Bharti Airtel today said it might look at diluting some of its equity either at Bharti Airtel or at its tower subsidiary as one of the options to fund the $10.7-billion acquisition of African assets of Zain Telecom. Bharti also stated that it might opt for an all-debt funding, in which case it would have to take around $9 billion on its books.
Chairman Sunil Bharti Mittal and MD Akhil Gupta, who participated in an analysts conference call, said that they expect ‘fair and decent’ returns to shareholders. The company maintained that the valuation was not excessive, and that lower tax rates in Africa justified some of the premium paid for the assets. A Bharti Airtel spokesperson, when contacted on the details of the concall with analysts, declined to comment on the issue.
The company told analysts that the attractiveness of Zain Africa lies in large aggregate population of 470 million, low mobile penetration which is at 36 percent and over seven per cent GDP growth in the region. African markets also have low competition, and Zain Africa is the top telecom player in 10 of the 15 markets. The tariffs are also higher, which is reflected in average revenue per minute of $0.07, and low minutes of usage which is lower than Rs 100 per month.
Bharti Airtel’s stock fell around nine per cent on the day the deal was announced, and has been volatile ever since. “While specific details on Zain’s turnaround potential were not shared, the management’s overall commentary has made us slightly less negative on the deal than before. In any case, we believe the $3.2-billion decline in Bharti’s market cap since February 11, adequately reflects the risk of value erosion from Zain. We, however, maintain ‘sell rating’, given the lack of catalysts in the near term,” said Sanjay Chawla, analyst, Anand Rathi Securities.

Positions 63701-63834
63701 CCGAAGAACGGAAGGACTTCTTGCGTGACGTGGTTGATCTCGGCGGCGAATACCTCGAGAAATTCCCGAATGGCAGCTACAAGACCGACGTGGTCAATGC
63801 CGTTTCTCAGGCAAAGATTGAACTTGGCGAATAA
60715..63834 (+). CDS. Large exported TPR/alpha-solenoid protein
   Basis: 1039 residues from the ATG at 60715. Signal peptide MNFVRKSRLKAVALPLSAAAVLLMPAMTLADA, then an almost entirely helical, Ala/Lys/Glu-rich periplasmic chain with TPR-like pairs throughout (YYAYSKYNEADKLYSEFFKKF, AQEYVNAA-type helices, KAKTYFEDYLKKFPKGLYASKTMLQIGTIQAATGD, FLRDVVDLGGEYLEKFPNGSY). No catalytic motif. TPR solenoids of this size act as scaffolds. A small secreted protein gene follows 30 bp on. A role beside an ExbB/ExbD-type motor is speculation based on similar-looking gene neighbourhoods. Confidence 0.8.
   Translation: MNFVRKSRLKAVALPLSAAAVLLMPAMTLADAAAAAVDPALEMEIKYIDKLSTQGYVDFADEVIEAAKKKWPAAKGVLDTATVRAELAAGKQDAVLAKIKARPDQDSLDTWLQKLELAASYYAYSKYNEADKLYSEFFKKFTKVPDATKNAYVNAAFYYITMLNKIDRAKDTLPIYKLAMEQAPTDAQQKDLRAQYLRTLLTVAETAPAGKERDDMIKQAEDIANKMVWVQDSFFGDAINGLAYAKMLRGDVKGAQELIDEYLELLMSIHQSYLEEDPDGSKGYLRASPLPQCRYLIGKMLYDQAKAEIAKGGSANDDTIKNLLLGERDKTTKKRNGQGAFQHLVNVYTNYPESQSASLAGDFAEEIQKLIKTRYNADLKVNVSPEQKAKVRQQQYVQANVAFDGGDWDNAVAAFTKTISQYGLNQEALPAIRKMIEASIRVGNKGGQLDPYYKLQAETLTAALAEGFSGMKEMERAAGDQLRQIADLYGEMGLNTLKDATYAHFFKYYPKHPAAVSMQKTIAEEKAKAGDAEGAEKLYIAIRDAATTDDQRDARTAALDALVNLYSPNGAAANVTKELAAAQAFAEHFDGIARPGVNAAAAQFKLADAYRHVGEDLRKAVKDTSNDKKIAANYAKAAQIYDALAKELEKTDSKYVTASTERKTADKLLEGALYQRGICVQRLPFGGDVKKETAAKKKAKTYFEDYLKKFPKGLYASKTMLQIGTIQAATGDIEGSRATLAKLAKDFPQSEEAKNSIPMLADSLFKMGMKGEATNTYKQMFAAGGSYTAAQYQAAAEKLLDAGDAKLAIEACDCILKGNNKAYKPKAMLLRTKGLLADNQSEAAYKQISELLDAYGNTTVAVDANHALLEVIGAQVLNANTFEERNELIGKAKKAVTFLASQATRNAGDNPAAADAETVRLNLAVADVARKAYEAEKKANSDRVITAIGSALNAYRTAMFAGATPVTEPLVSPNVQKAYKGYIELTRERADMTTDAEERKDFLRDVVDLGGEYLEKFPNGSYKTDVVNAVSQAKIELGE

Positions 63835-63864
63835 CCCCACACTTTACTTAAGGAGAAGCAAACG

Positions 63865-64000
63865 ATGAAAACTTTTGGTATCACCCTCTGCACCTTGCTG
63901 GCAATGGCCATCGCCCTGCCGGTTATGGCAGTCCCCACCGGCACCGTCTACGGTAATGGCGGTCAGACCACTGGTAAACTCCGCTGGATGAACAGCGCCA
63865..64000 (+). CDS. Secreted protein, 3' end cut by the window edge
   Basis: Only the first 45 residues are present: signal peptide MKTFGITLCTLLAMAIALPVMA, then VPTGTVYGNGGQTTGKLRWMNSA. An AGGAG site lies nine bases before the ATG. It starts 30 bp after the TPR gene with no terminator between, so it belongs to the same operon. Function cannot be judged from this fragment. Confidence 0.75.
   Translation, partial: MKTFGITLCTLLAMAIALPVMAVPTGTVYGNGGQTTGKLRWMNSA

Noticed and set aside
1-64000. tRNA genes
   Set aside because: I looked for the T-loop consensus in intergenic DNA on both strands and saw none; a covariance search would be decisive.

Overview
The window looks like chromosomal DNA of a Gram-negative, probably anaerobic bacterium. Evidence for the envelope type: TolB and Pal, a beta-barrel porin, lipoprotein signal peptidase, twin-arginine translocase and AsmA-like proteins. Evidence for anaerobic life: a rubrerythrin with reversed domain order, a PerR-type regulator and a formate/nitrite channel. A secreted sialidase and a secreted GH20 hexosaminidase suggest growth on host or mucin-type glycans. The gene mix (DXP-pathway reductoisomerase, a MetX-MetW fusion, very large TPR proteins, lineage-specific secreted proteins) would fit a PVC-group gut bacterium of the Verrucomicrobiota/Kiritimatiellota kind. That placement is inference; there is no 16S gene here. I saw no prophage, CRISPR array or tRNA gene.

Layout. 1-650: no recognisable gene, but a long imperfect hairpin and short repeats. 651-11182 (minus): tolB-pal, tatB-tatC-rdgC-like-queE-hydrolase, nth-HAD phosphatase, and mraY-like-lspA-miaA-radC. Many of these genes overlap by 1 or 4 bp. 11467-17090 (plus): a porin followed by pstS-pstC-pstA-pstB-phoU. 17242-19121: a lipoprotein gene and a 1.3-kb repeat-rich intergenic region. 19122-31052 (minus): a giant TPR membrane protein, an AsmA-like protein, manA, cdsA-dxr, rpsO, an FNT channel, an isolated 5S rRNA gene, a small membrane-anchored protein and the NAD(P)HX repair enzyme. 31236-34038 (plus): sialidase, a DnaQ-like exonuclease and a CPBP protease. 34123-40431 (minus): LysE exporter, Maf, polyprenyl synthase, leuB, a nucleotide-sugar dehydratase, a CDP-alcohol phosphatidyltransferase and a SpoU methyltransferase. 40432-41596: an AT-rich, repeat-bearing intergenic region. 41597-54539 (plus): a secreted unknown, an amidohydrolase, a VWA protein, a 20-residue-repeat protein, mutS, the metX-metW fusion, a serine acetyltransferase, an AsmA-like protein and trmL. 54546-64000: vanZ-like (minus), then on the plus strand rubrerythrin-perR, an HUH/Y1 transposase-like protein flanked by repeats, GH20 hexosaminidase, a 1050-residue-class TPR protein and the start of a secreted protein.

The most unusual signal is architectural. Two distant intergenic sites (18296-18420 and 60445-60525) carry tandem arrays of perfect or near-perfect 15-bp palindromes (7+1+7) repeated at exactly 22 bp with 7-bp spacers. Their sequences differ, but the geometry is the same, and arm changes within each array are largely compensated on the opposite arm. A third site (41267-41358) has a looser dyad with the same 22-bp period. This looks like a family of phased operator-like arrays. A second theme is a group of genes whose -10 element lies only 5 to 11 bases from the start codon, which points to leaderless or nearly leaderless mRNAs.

Bharti Airtel said that it would extend its ‘minute factory model’ to Zain Africa and saw significant opportunities for rationalisation in terms of capital expenditure and operational expenditure efficiencies. The company said that it would also look at more outsourcing in terms of information technology and call centre operations. Moreover, the management ruled out any further large acquisitions over the next one to two years, post Zain deal.
Analysts admitted that there were certain advantages to the Zain deal, but warned that one should not ignore macro and political risks in Africa. “It remains to be seen as to how Bharti, in the event of the deal going through, is able to get the required management bandwidth to run a 15-country operation, with different regulators to manage. Bharti would also have to put in additional investments into Africa to expand its business, in addition to funding requirements for the upcoming 3G auction,” said Harit Shah, Research Analyst, Karvy Stock Broking.